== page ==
We arrived in Tucson on the evening of January 15th, dropped off Grandma with Johnny and me, and Dad rushed Mom to the hospital. We had a new sister a few hours later.

That time in Tucson was sad.  

The economy was in a trough and business in the restaurant was slow to build. 

However, despite the bad experience, we were delighted with the birth of Lorelei and loved the desert.

But there was another thing in Tucson that was soon to influence all our lives – a start-up restaurant whose take-out operation (though not their food) that Dad really liked; it was called the Lucky Wishbone.

Eight months later, a new Lucky Wishbone was born in Anchorage, Alaska, a similar take-out arrangement, but a very different menu.

The Lucky Wishbone Story

Anchorage Memories – Mike and Mary:

Who came up with the fried chicken recipe?


The chicken recipe basically came from Grandma who cooked chicken every Sunday for family dinners. The hamburgers were similar to the style in the Wisconsin restaurant.

Anchorage Memories - Mike and Mary

What did your family do when you return to Anchorage?

Sven Jonasson


Sven Jonasson 1955


In the summer of 1955, mom and dad purchased three lots on East 5th Avenue from an old Norwegian carpenter, nick-named “Bicycle Pete” Pederson.  

At that time, the neighborhood was part residential and part 24-hour nightclubs.  

There were three small houses on the new property. One house was moved to the back lot, and soon construction began on top of its basement. Dad, then a labor foreman and a partner, Sven Jonasson, built the new restaurant almost entirely themselves, evenings and weekends, while Mom worked at the A&W.

Anchorage Memories – Mike and Mary:

So, George and his partner Sven Jonasson actually built the restaurant themselves. What was that like?


Everybody was exhausted and grumpy!  

We rarely saw Dad because he worked all day at the construction job and nights and weekends on the restaurant.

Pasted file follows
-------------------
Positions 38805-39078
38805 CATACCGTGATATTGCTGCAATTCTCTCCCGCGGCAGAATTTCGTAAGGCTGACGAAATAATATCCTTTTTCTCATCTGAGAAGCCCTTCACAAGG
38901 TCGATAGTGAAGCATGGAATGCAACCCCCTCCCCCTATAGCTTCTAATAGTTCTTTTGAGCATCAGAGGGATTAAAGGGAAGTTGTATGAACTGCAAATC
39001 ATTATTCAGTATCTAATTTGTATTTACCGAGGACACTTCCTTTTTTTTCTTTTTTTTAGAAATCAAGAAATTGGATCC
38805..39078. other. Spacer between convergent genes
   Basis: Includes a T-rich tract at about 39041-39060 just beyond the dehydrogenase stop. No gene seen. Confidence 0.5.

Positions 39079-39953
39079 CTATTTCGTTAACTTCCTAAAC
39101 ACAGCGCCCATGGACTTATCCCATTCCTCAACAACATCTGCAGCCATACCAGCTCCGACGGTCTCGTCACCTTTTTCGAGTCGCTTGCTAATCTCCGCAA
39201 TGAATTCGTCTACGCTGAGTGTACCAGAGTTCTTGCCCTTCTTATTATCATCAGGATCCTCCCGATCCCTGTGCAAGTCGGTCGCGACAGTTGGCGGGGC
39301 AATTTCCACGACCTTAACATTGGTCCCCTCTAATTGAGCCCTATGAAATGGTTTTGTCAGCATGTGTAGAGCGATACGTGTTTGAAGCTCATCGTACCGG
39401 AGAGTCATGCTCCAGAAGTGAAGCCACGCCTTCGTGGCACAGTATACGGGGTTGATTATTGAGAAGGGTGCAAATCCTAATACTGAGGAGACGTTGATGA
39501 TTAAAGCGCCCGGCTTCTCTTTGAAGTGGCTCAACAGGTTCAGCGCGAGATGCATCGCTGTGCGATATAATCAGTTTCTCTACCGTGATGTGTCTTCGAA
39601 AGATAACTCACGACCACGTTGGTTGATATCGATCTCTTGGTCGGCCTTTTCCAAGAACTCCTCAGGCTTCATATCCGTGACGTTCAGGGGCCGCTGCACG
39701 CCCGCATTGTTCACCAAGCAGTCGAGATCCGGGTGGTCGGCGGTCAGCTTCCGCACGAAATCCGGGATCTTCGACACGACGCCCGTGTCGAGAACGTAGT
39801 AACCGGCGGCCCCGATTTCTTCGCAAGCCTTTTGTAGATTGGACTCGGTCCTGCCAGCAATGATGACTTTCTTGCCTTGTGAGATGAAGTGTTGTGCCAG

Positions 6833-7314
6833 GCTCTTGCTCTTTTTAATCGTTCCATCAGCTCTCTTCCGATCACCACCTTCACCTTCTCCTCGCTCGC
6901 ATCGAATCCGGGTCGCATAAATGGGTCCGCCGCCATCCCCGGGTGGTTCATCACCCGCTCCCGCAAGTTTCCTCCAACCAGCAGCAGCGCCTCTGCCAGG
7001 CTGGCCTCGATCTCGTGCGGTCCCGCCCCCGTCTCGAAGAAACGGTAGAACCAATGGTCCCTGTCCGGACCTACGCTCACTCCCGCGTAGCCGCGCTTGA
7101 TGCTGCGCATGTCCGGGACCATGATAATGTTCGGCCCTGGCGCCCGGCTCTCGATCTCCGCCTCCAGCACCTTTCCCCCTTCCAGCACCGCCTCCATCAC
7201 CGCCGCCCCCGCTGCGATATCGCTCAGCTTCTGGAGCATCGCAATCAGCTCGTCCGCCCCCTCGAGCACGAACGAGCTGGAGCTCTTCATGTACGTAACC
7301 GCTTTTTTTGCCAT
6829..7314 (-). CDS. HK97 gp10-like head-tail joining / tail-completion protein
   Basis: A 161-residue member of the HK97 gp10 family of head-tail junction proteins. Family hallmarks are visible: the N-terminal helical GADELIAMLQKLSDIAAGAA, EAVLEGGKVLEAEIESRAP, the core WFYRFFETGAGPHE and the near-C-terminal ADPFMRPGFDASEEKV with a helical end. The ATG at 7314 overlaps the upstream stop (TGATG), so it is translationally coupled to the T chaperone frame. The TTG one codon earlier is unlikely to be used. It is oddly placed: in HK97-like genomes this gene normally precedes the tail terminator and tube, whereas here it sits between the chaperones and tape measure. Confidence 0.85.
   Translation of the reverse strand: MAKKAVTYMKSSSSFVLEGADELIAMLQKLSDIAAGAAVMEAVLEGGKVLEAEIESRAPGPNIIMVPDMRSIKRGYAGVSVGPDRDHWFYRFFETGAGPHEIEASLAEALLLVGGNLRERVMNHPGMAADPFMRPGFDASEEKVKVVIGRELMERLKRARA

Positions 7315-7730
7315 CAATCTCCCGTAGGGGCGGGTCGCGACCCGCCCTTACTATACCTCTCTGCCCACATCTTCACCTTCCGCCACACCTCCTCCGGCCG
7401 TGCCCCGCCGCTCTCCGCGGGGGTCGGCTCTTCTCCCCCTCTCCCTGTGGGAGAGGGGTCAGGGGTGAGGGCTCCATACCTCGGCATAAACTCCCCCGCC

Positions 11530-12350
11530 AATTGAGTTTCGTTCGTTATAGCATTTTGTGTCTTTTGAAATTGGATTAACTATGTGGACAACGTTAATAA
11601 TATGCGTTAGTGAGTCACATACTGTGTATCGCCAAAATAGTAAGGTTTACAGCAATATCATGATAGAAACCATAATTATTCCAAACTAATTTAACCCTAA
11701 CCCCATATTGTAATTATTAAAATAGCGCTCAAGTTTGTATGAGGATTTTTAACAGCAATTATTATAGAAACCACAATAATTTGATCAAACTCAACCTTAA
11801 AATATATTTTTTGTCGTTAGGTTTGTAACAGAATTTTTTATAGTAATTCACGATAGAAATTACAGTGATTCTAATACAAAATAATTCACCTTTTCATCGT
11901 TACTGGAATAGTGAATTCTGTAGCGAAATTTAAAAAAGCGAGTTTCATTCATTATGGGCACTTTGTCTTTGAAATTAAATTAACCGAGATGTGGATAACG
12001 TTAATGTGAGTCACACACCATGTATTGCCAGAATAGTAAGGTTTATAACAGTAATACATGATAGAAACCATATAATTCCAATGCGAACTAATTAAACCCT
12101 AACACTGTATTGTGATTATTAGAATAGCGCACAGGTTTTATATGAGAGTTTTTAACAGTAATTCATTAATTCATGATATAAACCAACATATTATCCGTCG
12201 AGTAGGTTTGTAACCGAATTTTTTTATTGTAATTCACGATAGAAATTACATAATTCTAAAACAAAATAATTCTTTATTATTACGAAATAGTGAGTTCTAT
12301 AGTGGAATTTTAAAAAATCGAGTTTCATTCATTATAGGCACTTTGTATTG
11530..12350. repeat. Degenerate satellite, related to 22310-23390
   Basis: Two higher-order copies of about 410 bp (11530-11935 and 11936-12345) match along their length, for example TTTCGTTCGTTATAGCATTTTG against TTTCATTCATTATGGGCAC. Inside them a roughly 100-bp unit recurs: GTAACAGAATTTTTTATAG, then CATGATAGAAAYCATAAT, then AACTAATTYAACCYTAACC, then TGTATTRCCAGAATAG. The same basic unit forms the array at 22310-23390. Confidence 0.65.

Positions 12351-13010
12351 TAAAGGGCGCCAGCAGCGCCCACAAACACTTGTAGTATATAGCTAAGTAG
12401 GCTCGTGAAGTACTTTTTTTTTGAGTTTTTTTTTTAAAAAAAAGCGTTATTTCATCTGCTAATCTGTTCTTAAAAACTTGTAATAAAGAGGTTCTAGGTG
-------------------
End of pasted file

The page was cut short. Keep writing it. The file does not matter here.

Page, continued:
Mom was working at the A&W for my aunt and uncle, and we were living in a very tiny house with only one bathroom.

The Early Days

lucky wishbone in anchorage, alaska

Anchorage Memories – Mike and Mary:

The Lucky Wishbone first opened for business on November 30, 1955. What was their first day like?


We brought in a whopping $80 the first day!  

Sven quickly decided he wasn't fond of the business and sold his share.  

Dad's mom, Dagny, helped out with babysitting and cooking the first few years. After the last child, Corky, was born, the family moved from the tiny house next to the restaurant to a new split-level in College Village.  

Dad again did most of the construction. The house and the restaurant all survived the 1964 Earthquake.

Anchorage Memories – Mike and Mary:

In 1990, George's mother passed away from cancer. After that, George wanted to honor her by making the Lucky Wishbone Alaska's first smoke-free restaurant. That was not an easy decision. Can you tell us about that?


Mom cried a lot!  

The restaurant is small, and it was hard to divide it into smoking and non-smoking.  

The decision was both revolutionary and controversial, and according to my mom, almost caused a divorce, fearing they would lose too many of their long-time customers and employees. Fortunately, no employees quit, and business actually improved.

Anchorage Memories – Mike and Mary:

Pat, did you work in the restaurant? Did your entire family work there?


Four generations and soon to be five – from my grandma to me and my siblings and all the grandchildren, we all worked there as did most of our friends and neighborhood kids.  

I was the babysitter till about 8th grade when they added my responsibility to peel potatoes every morning before school – 150-200 pounds a day, peeled and cut into French fries. I was really fast since I hated to miss a minute of sleep.